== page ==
Are you sensitive?
To rising interest rates?
OMG!!! That’s a 50% increase!
Well technically yes, but in reality no.
The rate is essentially a basis for the banks to raise their rates by the same 0.25%. So if your current Line of Credit or variable rate mortgage is at 2.75% it may soon be going to 3.0%. That’s still a 7.5% increase in interest payments and may have a painful on cash flow, if you’re currently very tight. On a loan balance of $300,000 it means an additional $62.50 in interest charges per month.
More importantly, it’s an indicator of interest rates rising from the bottom (0.50% in Canada since 2015) and following the US Federal Reserve lead of last year.
Have you done a stress test?
Are you heavily leveraged because debt has been so cheap? It’s easy to justify new investments if your ROI only has to beat a borrowing cost of 2.75%. At the more normal rates of 5% – 6%, there is less margin for under-performance on assets.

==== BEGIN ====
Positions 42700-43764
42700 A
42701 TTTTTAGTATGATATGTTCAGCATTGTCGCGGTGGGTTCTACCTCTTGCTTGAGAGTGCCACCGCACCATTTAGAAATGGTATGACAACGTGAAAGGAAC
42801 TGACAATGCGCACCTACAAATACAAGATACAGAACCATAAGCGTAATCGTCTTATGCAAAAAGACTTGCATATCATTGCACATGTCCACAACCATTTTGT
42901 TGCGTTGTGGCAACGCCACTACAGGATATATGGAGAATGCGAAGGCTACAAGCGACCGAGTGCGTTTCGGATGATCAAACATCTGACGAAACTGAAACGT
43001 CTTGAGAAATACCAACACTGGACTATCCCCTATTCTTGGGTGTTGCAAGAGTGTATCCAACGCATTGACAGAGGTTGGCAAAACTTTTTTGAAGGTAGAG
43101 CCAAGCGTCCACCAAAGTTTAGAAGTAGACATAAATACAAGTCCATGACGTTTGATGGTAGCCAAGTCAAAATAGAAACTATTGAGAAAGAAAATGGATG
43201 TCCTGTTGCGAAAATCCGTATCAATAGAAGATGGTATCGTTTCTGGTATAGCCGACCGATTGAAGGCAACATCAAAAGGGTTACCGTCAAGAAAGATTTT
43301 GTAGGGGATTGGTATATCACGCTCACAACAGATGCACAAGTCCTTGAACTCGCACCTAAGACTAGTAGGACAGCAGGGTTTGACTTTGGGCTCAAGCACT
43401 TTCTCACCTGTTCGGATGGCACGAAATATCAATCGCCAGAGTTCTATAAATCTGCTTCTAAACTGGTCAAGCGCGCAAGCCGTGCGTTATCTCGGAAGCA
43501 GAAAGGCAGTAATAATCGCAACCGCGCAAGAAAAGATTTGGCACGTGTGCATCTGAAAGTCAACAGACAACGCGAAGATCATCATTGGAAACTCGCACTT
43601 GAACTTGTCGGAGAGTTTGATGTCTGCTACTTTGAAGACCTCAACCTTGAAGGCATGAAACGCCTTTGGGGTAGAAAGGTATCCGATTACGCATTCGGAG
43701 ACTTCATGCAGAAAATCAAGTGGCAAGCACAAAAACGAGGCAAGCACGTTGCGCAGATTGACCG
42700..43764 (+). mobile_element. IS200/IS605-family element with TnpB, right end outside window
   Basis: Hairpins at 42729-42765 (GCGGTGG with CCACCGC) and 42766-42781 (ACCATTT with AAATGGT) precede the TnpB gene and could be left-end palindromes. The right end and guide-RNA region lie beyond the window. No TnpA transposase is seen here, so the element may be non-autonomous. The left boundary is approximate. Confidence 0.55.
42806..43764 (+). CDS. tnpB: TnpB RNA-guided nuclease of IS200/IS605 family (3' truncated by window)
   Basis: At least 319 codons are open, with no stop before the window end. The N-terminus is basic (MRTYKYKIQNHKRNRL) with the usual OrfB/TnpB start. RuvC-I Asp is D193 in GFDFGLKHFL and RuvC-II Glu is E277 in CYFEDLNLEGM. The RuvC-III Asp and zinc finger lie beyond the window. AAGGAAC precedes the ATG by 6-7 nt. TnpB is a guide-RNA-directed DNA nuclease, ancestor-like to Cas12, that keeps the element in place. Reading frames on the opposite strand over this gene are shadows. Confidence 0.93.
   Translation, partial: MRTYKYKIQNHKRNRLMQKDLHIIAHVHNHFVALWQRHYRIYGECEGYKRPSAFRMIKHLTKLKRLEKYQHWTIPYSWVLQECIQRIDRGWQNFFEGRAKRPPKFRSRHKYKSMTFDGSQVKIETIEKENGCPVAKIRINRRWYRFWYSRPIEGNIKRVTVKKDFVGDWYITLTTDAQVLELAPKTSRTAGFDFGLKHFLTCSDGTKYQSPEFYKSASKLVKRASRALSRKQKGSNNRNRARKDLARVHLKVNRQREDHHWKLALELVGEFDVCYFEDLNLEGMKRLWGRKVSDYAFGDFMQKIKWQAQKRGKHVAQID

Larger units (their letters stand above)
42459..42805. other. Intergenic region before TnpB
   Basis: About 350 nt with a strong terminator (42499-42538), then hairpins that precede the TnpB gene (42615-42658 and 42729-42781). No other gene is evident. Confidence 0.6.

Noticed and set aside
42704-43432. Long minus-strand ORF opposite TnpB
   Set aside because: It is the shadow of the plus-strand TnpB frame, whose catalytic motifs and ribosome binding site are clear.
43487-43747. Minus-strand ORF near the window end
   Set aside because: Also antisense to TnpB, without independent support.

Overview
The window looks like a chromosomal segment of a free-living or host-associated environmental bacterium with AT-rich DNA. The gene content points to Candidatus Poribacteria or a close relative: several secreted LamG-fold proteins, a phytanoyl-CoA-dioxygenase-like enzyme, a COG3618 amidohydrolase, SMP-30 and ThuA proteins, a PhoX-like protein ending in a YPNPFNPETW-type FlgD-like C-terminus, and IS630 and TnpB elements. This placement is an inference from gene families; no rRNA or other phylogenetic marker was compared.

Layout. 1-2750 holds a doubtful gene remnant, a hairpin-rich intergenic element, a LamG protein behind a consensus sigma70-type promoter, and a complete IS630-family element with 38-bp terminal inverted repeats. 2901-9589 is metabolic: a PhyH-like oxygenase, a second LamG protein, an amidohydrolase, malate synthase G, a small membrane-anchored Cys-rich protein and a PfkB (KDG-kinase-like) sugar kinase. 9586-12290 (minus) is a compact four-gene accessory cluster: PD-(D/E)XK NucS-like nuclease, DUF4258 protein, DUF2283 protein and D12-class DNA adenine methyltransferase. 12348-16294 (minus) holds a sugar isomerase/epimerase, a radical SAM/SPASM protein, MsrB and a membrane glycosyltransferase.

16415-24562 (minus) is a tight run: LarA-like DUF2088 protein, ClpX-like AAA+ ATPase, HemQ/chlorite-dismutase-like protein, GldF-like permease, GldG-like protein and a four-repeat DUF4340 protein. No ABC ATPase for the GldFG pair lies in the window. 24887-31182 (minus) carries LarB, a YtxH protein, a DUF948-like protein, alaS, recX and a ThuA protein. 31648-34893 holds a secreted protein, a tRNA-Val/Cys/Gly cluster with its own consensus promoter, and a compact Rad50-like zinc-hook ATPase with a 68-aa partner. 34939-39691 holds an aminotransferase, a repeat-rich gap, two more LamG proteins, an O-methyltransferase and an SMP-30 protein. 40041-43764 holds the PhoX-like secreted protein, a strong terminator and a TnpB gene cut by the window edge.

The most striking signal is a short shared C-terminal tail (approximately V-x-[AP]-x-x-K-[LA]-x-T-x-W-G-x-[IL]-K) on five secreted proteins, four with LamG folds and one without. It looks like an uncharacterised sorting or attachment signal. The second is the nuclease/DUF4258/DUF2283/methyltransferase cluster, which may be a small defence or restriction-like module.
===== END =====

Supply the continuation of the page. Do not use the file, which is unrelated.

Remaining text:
Try calculating the impact of higher rates on your cash flow. It may be time to de-leverage and start building cash reserves.
The Bank of Canada is trying to reduce the risk of high inflation by slowing growth in the economy. You are expected to take the hint. And if the interest rate is not enough to convince you, you will notice that higher rates also mean a higher value Canadian dollar, so exports will now be more difficult. Your import and foreign exchange costs will go down. (There had to be some good news in all of this.)
Be aware of what it all means to you and your business. It is not yet urgent, but it is important. Take a closer look and start cautious application of surplus cash to reducing debt. Be more selective on new investments and in commitments to any new recurring expenses.
Be better. Do better.
Your Uncle Ralph, Del Chatterson
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